I am stumped as well, " the 3 (that Ive seen) have had brief seizures with eyes and limbs twitching, get up and walk in circles or stumble into walls" sound indicative of lead poisoning but that is very young for them to suffer from it unless it was somehow transferred in utero or the milk.

Was thinking IBR ,BVD ,mycoplasma as well as Lepto ???
Wish they would have done a necropsy and all blood work on the calf that was tested for selenium deficiency .
I would be very proactive right now with all calves as soon as they are born ,hit them with a brood spectrum antibiotic right away (like nuflor) and also give them B12 ,selenium and A&D as well as oral calf guard . Also if the joints are swelling hit them with a steroidal anti inflam like predef too . Hope your vet can come up with an attack plan for you all .

I have asked a vet on another board if they might have some suggestions so hopefully we will hear back. Wish I had seen this earlier as I was just speaking with our LA vet this morning and he has seen and heard pretty much everything.

Good luck .


He sent in a variety of tissue samples and it came back as a massive infection. They werent able to isolate it but suggested Salmonella. The vet was surprised because all tissue and organs looked healthy. I have my doubts that calf had the same thing as these others, though so I dont put too much weight on that analysis.
 

kph

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No, these sick calves havent had scour trouble. I have had some in the other calves, but not severe. This is affecting 4 or 5 out of 80 calves.
 

hillsdown

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This is a really good article regarding mycoplasma, it is related to dairy calves but it does sound familiar to what your few calves are symptomatic of.

http://www.progressivedairy.com/index.php?option=com_content&view=article&id=202:0806-pd-mycoplasma-in-young-dairy-calves&catid=99:past-articles

Diseases caused by mycoplasma continue to emerge and remain frustrating to all segments of the dairy industry. In cows, several species of mycoplasma can cause mastitis, pneumonia, arthritis, abortion, and other disease syndromes. Mycoplasma bovis is the most common cause of mycoplasma mastitis and is one of the leading causes of contagious mastitis. In young stock, mycoplasma may cause a variety of disease syndromes as early as two to three weeks after birth.

Mycoplasmas are the smallest, free-living organisms known to cause disease in animals. They are found as part of the normal flora of the upper respiratory tract of healthy cattle. They are unique “bacteria.” They have a very small genome, lack a cell wall and have an exposed plasma membrane on their surface. The lack of a cell wall makes mycoplasmas resistant to certain classes of antibiotics, such as penicillins and cephalosporins, which have activity on the cell wall.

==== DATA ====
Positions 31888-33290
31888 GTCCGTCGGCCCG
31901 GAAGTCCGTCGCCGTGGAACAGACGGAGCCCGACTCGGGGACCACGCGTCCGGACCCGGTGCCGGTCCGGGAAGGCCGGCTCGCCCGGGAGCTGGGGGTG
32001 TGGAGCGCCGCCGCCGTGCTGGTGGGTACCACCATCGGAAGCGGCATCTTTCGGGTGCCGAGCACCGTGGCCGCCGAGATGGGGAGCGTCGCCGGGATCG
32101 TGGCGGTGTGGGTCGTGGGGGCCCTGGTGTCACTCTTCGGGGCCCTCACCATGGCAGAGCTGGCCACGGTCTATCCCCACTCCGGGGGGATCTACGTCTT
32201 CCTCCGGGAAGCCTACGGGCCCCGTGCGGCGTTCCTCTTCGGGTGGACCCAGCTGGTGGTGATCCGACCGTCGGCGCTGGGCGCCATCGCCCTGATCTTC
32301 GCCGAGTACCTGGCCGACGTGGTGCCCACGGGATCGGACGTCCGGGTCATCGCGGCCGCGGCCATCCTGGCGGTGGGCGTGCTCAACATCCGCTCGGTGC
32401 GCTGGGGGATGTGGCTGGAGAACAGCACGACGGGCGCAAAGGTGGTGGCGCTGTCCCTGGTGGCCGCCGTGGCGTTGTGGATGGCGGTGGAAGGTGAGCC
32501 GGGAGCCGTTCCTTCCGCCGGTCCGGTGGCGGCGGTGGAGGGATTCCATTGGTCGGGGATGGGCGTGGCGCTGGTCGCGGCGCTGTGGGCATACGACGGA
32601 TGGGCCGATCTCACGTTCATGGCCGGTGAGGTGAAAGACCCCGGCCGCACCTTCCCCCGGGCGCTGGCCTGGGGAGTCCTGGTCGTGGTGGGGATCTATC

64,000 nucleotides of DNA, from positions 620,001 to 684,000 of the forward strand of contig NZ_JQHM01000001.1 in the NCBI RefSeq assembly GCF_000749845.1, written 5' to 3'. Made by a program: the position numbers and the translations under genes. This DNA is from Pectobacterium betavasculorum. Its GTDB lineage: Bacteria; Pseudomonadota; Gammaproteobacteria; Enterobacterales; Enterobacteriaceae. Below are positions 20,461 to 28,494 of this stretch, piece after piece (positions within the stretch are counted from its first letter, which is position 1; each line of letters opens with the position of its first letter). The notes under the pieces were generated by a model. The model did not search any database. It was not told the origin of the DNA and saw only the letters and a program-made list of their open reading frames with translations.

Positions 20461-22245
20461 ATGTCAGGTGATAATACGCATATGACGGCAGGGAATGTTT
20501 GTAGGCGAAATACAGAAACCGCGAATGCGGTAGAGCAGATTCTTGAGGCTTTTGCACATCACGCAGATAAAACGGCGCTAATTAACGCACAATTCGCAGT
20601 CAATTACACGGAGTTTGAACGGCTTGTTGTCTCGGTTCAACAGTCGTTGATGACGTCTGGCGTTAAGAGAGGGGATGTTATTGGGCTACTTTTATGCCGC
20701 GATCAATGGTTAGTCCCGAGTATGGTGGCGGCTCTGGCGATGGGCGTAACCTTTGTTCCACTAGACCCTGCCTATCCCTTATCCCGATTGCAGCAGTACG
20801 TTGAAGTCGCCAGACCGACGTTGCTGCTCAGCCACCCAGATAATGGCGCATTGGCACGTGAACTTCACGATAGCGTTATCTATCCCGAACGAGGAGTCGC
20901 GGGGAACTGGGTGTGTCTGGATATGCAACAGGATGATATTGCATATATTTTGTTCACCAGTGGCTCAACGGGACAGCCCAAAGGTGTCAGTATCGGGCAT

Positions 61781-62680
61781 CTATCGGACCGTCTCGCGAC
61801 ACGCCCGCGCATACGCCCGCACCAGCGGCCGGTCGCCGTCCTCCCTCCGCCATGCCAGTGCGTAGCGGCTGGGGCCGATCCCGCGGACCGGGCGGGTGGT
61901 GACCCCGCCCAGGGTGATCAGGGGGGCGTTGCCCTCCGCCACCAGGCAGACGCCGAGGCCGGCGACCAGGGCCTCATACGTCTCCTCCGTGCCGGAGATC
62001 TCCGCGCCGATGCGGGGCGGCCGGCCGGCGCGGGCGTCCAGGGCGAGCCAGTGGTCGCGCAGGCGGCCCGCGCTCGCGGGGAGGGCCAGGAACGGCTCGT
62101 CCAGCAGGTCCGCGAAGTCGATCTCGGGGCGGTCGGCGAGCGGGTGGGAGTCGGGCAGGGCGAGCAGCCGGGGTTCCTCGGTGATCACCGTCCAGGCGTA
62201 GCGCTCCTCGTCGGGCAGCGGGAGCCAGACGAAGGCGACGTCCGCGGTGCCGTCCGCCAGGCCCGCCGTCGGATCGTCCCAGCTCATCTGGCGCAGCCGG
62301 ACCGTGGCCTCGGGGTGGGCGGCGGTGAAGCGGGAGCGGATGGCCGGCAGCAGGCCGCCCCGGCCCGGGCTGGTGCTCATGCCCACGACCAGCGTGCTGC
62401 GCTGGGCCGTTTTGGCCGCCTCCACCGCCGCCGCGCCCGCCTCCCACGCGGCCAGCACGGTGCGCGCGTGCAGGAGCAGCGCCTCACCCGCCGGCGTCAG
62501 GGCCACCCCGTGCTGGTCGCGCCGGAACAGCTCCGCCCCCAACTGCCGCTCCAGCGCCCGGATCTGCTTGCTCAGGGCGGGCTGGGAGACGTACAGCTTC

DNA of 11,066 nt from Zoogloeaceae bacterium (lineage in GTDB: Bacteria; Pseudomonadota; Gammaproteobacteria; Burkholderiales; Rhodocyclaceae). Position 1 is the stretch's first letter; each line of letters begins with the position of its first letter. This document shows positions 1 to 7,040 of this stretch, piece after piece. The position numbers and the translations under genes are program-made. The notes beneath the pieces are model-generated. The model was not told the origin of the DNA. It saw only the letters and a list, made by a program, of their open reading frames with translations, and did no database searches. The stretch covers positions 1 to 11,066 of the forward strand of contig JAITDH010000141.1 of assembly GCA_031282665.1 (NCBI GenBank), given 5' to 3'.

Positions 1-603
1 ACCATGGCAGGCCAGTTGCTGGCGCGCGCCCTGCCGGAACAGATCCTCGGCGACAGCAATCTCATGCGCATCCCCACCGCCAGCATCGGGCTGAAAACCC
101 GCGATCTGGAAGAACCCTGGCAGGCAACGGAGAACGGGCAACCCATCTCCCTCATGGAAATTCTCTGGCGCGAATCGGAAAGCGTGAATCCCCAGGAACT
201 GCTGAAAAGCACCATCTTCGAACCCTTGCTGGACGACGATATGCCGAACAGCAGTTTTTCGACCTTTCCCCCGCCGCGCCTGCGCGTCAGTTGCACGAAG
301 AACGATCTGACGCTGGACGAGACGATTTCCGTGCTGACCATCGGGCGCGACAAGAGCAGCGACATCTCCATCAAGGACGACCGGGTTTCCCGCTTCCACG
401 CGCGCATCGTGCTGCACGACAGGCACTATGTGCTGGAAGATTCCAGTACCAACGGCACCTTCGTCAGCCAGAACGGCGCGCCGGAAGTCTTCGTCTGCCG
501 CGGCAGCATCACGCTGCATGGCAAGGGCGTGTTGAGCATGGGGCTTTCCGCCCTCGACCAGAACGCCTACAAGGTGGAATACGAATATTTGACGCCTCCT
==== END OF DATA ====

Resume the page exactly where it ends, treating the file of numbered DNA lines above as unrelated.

Although Mycoplasma dispar, M. californicum and other mycoplasma species can cause disease in young calves, Mycoplasma bovis is the most common mycoplasma pathogen in young stock. In young dairy calves, mycoplasma can cause pneumonia, conjunctivitis, ear infections, abscesses and arthritis. Mycoplasma is commonly associated with pneumonia as a secondary infection to other viruses or bacteria, but in some cases it may be a primary cause of pneumonia.

Calves may be infected by direct contact with the dam at birth, by ingestion of contaminated milk, through nose-to-nose contact with other calves, by ingestion of the organism from contaminated nipples and buckets and through the environment. Following infection, the organism attaches to epithelial cells lining the mucosal surface, invades the mucosa- utilizing proteins on the surface of the organism and enters the bloodstream.

The organism is spread to various tissues in the body where it may cause disease. Conjunctivitis, head tilts and droopy ears (middle ear infections) are commonly the first signs of a mycoplasma infection in young calves. Often times these are seen in conjunction with, or just prior to, a pneumonia outbreak. In severe cases, the organism may be spread through blood to the joints and result in polyarthritis. In heifers, the organism can spread to the udder, and they may freshen with mycoplasma mastitis.